With plans to sell almost all of its radio assets, the future of Emmis Communications was front and center with investors on the company’s quarterly earnings call Thursday. In fact, the hot topic occupied the entire Q&A portion of the call. While not disclosing specifics, CEO Jeff Smulyan outlined in broad brush strokes what lies ahead for the 38-year-old company.
Emmis intends to use the roughly $88 million in net proceeds from the sale of majority stakes in its radio stations in Austin and New York City to invest in non-radio companies with a “higher growth profile,” Smulyan told investors Thursday morning. “We’re now ramping up discussions but there’s absolutely nothing imminent.” Smulyan made it clear he’s not interested in acquiring a startup but would rather focus on “probably a couple businesses” with $10 million to $25 million in cash flow and a history of growth. “My sense is they would be several, relatively smaller businesses.”
Importantly, Smulyan said he is interested in companies or industries “where we believe that the skill sets we bring to the table can help enhance that growth.” Beyond radio and a magazine, Emmis owns dynamic pricing company Digonex and real estate in Indiana. During its nearly 40-year history, it branched outside the U.S. radio business to own TV stations, international radio stations, magazines and Major League Baseball’s Seattle Mariners. Its next move “could involve things that are peripheral to media that are intriguing to us but we’re really casting a wide net,” Smulyan explained. The goal is to identify attractive target companies this year and be “on our way” by the end of 2019.
“It’s been a long transition… a roller coaster,” Smulyan admitted, acknowledging that the company has endured ups and downs along the way. Since founding Emmis in the early 80s, there have been “times where the world was our oyster, and times where it seemed we were not likely to survive.”
Cashing Out Of New York
Another question on investors’ minds revolved around the structure of the sale of urban AC WBLS-FM and rhythmic CHR “Hot 97” WQHT-FM New York to Standard General. The New York investment firm will partner with Emmis to form a new public company, Mediaco Holding. Emmis will receive $91.5 million in cash, a $5 million note and 23.72% of the equity of the new company. The deal was structured to keep Emmis in the game with a minority stake in the new company while continuing to manage the two FMs.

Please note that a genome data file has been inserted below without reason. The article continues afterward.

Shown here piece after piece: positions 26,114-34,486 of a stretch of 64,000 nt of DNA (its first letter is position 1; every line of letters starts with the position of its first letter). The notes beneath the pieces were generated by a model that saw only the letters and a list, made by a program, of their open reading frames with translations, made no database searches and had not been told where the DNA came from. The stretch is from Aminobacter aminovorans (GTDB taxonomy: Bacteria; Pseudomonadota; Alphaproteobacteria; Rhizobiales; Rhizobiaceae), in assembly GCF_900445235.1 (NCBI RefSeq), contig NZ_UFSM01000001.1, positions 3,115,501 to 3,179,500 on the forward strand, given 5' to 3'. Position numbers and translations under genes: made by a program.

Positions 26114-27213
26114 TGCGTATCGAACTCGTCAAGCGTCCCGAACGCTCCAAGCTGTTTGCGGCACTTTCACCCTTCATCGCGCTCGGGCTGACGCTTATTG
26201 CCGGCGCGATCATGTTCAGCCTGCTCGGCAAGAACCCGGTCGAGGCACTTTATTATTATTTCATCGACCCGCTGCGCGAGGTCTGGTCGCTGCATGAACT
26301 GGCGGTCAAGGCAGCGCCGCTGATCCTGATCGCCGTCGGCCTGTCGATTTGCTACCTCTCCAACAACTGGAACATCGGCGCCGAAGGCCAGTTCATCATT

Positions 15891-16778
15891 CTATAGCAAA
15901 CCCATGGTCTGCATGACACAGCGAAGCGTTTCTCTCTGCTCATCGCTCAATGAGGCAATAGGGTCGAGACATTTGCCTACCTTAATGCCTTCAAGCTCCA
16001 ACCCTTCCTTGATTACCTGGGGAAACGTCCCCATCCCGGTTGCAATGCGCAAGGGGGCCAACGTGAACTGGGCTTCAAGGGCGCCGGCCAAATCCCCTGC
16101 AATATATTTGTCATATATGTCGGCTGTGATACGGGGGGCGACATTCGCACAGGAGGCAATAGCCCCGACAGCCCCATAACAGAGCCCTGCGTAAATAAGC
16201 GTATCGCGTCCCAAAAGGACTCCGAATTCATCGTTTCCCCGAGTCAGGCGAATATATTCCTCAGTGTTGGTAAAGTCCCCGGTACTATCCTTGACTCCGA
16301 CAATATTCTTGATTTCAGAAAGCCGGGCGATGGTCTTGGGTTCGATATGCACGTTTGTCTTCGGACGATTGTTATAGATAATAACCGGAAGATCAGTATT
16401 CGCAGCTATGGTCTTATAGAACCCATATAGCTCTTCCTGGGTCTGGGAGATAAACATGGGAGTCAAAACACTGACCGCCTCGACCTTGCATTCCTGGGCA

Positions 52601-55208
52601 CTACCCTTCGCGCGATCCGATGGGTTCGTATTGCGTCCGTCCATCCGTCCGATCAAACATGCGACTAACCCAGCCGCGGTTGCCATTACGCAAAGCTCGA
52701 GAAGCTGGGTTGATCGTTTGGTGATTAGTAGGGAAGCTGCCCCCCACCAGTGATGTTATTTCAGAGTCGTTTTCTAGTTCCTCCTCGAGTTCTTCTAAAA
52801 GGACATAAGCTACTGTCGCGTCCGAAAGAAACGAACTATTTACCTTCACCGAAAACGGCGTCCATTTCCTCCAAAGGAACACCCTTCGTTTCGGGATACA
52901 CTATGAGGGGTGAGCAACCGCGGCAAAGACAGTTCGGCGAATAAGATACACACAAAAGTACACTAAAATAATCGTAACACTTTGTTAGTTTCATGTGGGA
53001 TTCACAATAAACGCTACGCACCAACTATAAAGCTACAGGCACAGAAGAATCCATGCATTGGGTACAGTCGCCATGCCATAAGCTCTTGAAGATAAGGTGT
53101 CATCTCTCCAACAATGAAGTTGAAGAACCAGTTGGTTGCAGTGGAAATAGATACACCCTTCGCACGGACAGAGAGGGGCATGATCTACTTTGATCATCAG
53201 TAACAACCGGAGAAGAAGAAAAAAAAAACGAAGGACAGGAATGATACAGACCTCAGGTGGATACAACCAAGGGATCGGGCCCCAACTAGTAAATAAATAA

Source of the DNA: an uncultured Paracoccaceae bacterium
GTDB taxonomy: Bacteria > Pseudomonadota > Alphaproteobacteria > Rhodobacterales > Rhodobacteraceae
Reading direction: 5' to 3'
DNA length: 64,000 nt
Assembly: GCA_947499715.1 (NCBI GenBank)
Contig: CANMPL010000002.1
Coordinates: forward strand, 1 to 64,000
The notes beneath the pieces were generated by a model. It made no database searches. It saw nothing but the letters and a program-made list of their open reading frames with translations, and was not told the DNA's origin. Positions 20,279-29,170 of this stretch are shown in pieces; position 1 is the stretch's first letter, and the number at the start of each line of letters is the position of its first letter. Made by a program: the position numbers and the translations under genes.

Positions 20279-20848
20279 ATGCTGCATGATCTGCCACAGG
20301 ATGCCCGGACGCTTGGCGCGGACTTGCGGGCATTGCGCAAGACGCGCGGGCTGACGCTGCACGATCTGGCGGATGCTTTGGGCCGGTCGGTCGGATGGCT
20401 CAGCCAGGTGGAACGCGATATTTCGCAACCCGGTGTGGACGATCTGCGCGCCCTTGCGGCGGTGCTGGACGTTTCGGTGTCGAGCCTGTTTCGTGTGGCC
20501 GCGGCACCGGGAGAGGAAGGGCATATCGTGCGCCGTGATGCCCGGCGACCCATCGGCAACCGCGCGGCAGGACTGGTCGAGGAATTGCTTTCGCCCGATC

Smulyan said the partnership with Soohyung Kim, CEO of Standard General, grew out of conversations the two have had over several years. “We thought this was a natural thing,” Smulyan said. “It’s solves some issues for him, it solves some issues for us.”
In addition to providing cash to chart a new course, the WBLS-WQHT deal allows Emmis to keep its New York management and staff in place while developing a working relationship with Kim’s investment company. “Soo would like to build a major company out of Mediaco,” Smulyan said, and the transaction lets Emmis be involved in the management and oversight of that. Taken together, the partnership with Mediaco and plans to broaden Emmis beyond radio will allow it to apply its core strengths of “building teams, solving problems and managing businesses” in new areas and “transform the company,” Smulyan said.
Q2 Pacing Up Double Digits
For its first fiscal quarter ending May 31, 2019, Emmis’ net radio revenues totaled $26.4 million, which is flat compared to the prior year. On a pro forma basis, accounting for the sale of its St. Louis cluster in April 2018, Emmis' first quarter radio revenues were up 3%, which matched the 3% growth in the radio markets where it operates.
Emmis closed on the sale of the four St. Louis stations April 30, 2018, and the reported results include two months of St. Louis revenues in the year-ago comparison. The pro forma results remove those billings from the equation. When political ad sales are subtracted, pro forma revenues were up 4%.
And its second fiscal quarter (June, July, August) is off to an even stronger start. Revenues are pacing up double digits, mainly due to the strongest ticket proceeds in the 26-year history of its Hot 97 Summer Jam concert in New York. “The quarter started strong, thanks to record-setting ticket sales for our largest concert, Summer Jam in New York, June 2,” Executive VP, CFO Ryan Hornaday offered. “We are seeing sustained advertising strength for the balance of our second fiscal quarter.”
Back to fiscal Q1 results, automotive was the company’s biggest category, accounting for 9% of revenues and up 3%. Each of its top 10 categories grew year over year.
Pro forma Q1 operating expenses shot up 9%, “abnormally high,” Hornaday explained, due to “unusually high healthcare claims, non-recurring debt recoveries and costs from supporting digital revenue growth.” The CFO said he expects expenses to cool down in Q2.
Emmis refinanced its debt in the first fiscal quarter, which brought its cost of capital down from 10.5% to 5.8%. Once the New York and Austin sales close, Emmis will have only $13 million in debt under the mortgage on its corporate headquarters in Indianapolis.
In other Emmis news, the company has promoted Traci Thomson to Senior VP, Human Resources. Thomson joined the company in 2004 as Director, Employee Services and spent the past decade as VP, Human Resources. Emmis says the member of the company’s senior leadership team has played a critical role in “all of the actions we’ve taken over the past several years to reinvent Emmis.” Her promotion also sets the stage for the role Thomson will play in the months ahead with the formation of Mediaco Holding, in a partnership with investment firm Standard General “and the next steps on our path to invest in the future of Emmis.”